Crowned Eagle ‘Champion’ Awarded PhD
Self-confessed ‘raptorphile’ and newly-capped New Zealander, Dr Shane McPherson, travelled to South Africa in 2011 to search for a raptor research study idea.
‘The options were rather limited in New Zealand with just five species,’ he joked. The foundations of his PhD project were proposed by his co-supervisor Dr Mark Brown. Guided by Terrestrial Vertebrate Biologist, Professor Colleen Downs, he soon found himself with a very enthusiastic and supportive research group.
McPherson’s doctoral thesis was titled: “The Urban Ecology of the Crowned Eagle Stephanoaetus coronatus in KwaZulu-Natal, South Africa”.
‘Generally urbanisation has negative effects on biodiversity,’ explained Downs. ‘Shane’s research is the first detailed work on a large predatory raptor and a threatened species persisting in an urban environment. He has made important findings and made management recommendations for their conservation.’
Downs said McPherson had used novel techniques to determine the diet of the eagles and show that they rarely took domestic prey - the study revealed that pets comprised less than 1% of their diet. ‘This is a result very useful for the advocacy and public perceptions of the Crowned Eagle,’ she said.
He also demonstrated how dependent the Crowned Eagles were on remaining forest patches and that they were particularly vulnerable to human impacts and land transformation.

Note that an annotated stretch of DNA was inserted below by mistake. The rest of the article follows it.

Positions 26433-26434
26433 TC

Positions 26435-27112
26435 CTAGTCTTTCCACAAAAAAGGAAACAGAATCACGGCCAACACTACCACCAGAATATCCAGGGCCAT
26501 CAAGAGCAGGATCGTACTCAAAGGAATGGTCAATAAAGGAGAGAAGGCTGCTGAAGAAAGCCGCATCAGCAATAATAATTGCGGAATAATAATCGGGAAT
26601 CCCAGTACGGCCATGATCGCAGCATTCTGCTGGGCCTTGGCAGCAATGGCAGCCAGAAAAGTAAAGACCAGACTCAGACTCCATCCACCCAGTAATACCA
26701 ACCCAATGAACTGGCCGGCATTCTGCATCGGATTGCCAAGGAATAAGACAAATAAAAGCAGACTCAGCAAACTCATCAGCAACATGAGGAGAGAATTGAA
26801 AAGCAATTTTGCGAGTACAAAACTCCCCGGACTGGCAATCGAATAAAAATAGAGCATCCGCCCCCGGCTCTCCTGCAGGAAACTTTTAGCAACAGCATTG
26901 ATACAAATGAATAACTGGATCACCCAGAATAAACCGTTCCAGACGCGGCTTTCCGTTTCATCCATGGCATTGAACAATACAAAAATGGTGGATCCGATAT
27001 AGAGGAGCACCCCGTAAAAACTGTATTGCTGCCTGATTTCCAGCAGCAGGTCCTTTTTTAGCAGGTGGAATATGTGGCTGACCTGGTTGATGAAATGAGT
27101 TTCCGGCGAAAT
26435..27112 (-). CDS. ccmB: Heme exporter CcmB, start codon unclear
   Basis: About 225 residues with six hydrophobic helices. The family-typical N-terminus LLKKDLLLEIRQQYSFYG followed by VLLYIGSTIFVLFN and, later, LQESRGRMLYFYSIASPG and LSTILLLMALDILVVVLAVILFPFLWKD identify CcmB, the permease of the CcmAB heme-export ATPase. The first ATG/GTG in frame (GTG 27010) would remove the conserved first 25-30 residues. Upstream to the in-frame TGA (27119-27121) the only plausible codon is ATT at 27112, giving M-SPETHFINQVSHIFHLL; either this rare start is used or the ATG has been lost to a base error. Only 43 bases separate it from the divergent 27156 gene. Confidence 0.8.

‘Few others could have done his work,’ said Downs. ‘He regularly had to climb trees 30m high or more with a helmet and a backpack to prevent an eagle attacking him with its talons.’
In his search for eagle nests McPherson discovered many more than had been predicted, with nests being distributed about every 2.5 km along river systems throughout eThekwini. A GPS tracking study of these territorial adults revealed the importance of indigenous forests within this landscape - natural habitats protected by the eThekwini Municipality’s Durban Metropolitan Open Space System.
McPherson has given more than 30 presentations on his work and involved the public in Crowned Eagle conservation.
‘Shane was never going to do a PhD but I encouraged - or rather, coerced - him so I think we are both very chuffed it has happened,’ said Downs.
Comments from McPherson’s examiners included ‘excellent’, ‘a sterling thesis’ and one that displayed ‘all the hallmarks of a high-quality ecologist’. The thesis would ‘significantly influence African raptor conservation especially with respect to little known African forest raptors.’
‘During my time at UKZN I have thoroughly enjoyed the South Africa wildlife and landscapes,’ said McPherson. ‘I hope to continue to contribute to wildlife conservation and research in this spectacular country.’